Theoretically, it might be possible to calculate for any school system the unavoidable disparity in percentages of out-of-neighborhood reassignments for each racial group required to achieve racial balance and then to consider a prima facie discrimination established whenever the actual disparity is significantly above the predicted disparity. However, the predicted and actual disparity in neighborhood dislocation for each racial group cannot be calculated without determining the boundaries of each "neighborhood"an inherently amorphous concept. Since precise neighborhood dimensions are invariably lacking and are not apparent from the evidence here, the necessary measurements cannot be made.

This case thus differs from Chance, where the adverse consequence, exam failure, could be readily measured, the disparity between the percentages of each group that passed the exam could be readily calculated, and this disparity could be compared to an expected result, namely, equality of passing rates. Here, the adverse consequence, neighborhood dislocation, cannot be readily measured, the disparity between groups bussed out of their neighborhoods can at best be only approximated, and there is not available for comparison, even with plaintiffs' approximation of disparity, an expected result, namely, the unavoidable disparity between groups bussed out of their neighborhoods under a plan of racial neutrality. The essential point is that the simple mathematical comparisons of the type made in Chance cannot be made here.[15] What is required is a pragmatic assessment of the salient facts.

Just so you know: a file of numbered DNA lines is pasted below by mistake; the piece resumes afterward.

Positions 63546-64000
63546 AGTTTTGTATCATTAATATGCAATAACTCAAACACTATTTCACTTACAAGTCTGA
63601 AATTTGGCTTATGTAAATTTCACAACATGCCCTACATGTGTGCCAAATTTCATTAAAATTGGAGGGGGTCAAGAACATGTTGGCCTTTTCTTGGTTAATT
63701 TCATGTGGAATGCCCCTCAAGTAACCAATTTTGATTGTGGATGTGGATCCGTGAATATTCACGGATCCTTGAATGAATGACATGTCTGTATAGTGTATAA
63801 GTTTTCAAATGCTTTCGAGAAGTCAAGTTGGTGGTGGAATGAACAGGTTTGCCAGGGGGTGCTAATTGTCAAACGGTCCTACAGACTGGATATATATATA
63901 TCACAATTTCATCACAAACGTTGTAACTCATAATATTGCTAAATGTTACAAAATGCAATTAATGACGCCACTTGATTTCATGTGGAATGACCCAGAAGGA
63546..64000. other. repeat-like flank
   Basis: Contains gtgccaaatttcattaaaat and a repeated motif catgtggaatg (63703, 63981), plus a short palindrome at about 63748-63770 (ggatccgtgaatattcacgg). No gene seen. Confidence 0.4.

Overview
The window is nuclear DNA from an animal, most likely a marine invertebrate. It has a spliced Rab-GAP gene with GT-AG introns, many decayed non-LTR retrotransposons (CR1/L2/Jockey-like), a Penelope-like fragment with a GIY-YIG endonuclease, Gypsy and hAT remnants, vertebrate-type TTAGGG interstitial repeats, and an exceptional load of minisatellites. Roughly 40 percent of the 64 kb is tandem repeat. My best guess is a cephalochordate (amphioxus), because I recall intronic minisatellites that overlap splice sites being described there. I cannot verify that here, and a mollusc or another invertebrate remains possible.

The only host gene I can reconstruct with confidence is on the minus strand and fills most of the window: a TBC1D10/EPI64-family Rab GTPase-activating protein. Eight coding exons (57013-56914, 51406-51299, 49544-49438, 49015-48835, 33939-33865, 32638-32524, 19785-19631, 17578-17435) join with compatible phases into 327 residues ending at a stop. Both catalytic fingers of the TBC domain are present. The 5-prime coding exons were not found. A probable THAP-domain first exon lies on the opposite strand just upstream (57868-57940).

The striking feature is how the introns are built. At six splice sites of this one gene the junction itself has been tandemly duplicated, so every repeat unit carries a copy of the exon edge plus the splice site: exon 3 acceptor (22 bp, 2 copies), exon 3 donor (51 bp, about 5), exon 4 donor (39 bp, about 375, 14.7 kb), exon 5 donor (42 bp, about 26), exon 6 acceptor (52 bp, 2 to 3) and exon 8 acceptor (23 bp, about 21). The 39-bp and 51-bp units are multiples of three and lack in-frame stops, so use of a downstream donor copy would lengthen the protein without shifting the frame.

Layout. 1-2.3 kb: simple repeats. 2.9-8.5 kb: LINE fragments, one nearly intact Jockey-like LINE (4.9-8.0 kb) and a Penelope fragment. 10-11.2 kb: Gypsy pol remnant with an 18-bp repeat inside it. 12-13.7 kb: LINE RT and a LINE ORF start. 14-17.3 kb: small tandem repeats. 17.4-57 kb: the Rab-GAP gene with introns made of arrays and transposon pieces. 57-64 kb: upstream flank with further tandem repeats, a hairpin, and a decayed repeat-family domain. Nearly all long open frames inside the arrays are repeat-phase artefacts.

III

Plaintiffs challenge the bussing pattern that results from the Board's plan to achieve racial balance. That plan closed all or part of three schools. The children attending those schools had to be bussed somewhere. Since plaintiffs do not challenge the selection of schools to be closed nor the location of new schools, it is apparent that the students who had attended the closed schools had to be bussed out of what were formerly their school districts. Whatever happened to them, whether benefit or burden, would happen to a disproportionate percentage of minority children for the obvious reason that the children attending the closed schools were 91% Black and Spanish-surnamed. This case does not present the question of whether the school closings and new school locations could have been challenged at an earlier time on the basis of their likely effect.

In this context, the relevant inquiry is whether the bussing of these children from the closed schools is done in such a way as to burden unnecessarily the Black and Spanish-surnamed members of that group. There is no evidence that this is occurring, and the evidence presented makes clear why this is so. Once the three schools were closed, the schools nearest to the homes of the displaced children became Westover, Hart, Franklin, and Rogers. These are also the school districts contiguous to the districts of the closed schools. Of these four nearby schools, the first three already have minority enrollments above the 30% average percentage the Board is trying to achieve.[16] To bus more minority children to these schools would *685 only increase the minority percentages, and to bus them while maintaining the existing percentages would require bussing out a minority child for every one bussed in, scarcely a way of reducing the bussing burden upon minority children. Rogers, with current minority enrollment at 28%, could accommodate about seven more minority students. Thus, for seven minority students, bussing beyond Rogers is unnecessary, but this number, when compared to the approximately 2,000 students who had to be reassigned from the closed schools, is not constitutionally significant.